Can mobile devices enable the measurement of out-of-home media exposure and conversion?
That’s what research firm IMMI is betting on. Today at the ARF’s Audience Measurement 2.0 conference, the company’s co-founder Amanda Welsh, walked us through a new product that will debut this fall.
Here’s how it works: An audience panel’s mobile phones are pinged for a 10 second duration every 30 seconds (these durations can be varied). The ambient sounds of whatever setting they’re in are monitored. If OOH advertising audio is detected (radio, TV or closed network systems), these sounds are matched to the corresponding ads. Additionally, a small device called a beacon is plugged in next to the TV the panelist uses most often to monitor their viewing habits. IMMI can track not only ad exposure, but also take a stab at coming up with conversion figures. In tests, the company claims panelists exposed to ads for the movie “300” converted at a rate of 9 percent, for example, while non-exposed conversion was c. 2 percent.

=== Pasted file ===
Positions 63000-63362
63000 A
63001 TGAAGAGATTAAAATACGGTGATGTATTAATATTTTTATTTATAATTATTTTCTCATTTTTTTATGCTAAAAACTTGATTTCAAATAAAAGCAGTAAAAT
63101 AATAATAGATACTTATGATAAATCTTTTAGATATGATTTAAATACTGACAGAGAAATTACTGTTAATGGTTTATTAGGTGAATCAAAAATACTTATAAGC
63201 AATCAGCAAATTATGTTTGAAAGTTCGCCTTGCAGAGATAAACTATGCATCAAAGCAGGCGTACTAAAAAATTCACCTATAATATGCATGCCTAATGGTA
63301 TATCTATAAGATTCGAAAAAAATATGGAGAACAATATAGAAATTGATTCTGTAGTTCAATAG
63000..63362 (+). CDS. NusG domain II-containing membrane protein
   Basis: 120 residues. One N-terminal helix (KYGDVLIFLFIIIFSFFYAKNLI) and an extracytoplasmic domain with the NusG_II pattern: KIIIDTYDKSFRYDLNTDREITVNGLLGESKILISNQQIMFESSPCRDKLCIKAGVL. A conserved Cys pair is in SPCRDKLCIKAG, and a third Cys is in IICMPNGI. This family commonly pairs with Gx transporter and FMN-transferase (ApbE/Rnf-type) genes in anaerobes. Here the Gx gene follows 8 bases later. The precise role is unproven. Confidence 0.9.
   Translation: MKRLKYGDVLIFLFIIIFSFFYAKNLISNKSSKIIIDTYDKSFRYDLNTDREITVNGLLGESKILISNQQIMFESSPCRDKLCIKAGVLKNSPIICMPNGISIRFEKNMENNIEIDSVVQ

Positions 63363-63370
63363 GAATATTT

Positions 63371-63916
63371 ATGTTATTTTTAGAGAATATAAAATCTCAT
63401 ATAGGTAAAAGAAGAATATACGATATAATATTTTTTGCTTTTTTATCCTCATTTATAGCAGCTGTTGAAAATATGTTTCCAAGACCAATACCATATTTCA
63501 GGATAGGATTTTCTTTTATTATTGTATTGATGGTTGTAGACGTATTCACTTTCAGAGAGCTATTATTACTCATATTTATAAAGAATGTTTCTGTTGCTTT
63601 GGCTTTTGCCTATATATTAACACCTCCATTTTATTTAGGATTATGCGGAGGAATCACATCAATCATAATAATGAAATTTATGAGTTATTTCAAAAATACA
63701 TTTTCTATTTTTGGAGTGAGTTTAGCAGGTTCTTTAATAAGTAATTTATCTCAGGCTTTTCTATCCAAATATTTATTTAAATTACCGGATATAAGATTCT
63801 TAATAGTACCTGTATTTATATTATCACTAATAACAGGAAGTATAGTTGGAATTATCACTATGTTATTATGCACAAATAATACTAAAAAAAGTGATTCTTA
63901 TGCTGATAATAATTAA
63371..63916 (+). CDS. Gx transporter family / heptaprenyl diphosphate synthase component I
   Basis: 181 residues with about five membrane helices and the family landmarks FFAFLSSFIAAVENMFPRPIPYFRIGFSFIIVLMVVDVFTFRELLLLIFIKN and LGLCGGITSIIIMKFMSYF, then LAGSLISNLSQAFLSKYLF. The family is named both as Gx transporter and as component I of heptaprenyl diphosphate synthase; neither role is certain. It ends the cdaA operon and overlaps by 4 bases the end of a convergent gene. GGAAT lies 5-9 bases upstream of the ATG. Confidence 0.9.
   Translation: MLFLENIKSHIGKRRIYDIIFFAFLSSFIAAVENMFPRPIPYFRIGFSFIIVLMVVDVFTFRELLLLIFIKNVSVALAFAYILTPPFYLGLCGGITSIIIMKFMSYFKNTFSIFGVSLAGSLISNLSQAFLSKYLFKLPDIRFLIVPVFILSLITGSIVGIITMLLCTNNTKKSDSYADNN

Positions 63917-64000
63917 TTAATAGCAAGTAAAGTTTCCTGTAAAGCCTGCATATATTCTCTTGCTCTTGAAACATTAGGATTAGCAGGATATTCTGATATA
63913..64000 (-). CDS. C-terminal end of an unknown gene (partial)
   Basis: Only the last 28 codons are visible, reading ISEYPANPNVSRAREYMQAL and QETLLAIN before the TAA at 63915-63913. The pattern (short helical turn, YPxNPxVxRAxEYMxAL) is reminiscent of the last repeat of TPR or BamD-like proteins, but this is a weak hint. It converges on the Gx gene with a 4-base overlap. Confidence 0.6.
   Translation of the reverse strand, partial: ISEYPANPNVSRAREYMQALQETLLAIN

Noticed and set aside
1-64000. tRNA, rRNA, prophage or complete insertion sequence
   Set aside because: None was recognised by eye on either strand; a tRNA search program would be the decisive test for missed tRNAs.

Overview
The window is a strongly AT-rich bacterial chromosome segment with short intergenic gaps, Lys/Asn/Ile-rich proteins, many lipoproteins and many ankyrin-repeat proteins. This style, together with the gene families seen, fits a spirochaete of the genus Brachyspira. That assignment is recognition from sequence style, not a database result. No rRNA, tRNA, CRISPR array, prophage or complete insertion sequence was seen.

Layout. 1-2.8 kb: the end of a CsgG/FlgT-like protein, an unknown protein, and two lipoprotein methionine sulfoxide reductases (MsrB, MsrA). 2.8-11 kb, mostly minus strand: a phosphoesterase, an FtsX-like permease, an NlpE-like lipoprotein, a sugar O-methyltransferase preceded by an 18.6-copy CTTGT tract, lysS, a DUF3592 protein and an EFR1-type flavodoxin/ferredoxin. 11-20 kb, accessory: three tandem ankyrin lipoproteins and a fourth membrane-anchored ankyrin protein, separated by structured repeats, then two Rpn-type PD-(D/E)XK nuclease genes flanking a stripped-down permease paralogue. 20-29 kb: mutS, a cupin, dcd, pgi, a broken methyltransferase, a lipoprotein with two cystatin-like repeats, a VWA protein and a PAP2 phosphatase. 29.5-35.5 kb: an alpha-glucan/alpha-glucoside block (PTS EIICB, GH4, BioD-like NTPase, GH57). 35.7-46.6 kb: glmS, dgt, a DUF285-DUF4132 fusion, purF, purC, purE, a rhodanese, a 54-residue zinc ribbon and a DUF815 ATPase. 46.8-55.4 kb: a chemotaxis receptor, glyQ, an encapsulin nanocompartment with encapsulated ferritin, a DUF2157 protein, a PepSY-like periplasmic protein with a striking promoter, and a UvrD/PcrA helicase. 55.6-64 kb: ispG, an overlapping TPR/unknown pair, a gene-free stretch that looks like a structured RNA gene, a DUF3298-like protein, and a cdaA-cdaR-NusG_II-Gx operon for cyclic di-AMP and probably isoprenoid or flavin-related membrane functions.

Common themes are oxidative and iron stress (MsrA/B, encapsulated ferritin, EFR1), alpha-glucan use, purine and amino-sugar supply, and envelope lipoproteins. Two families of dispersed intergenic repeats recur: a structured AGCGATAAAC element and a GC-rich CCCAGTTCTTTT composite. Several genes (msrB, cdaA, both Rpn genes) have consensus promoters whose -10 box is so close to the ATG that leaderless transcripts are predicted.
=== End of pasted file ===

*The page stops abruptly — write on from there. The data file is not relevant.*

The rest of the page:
The pings pick up other data as well, such as the phone’s battery level, and even whether or not it’s plugged into a charger.
Interesting…and, of course, flawed. Overall, I’m betting men, who tend to carry mobile devices in pockets and on belts, would be imminently more trackable than women, who are more inclined to bury the thing in a handbag. Depending on the size of a panelists home, would a charging device be within range of the beacon? What if a family member’s watching the set, but not the actual panelist? What about lost and left-behind cell phones? There are a myriad of variables that could skew the data. Or is the answer that at least it’s better than nothing?
Interesting solution to a complex problem. We’ll be following up with more on the topic.
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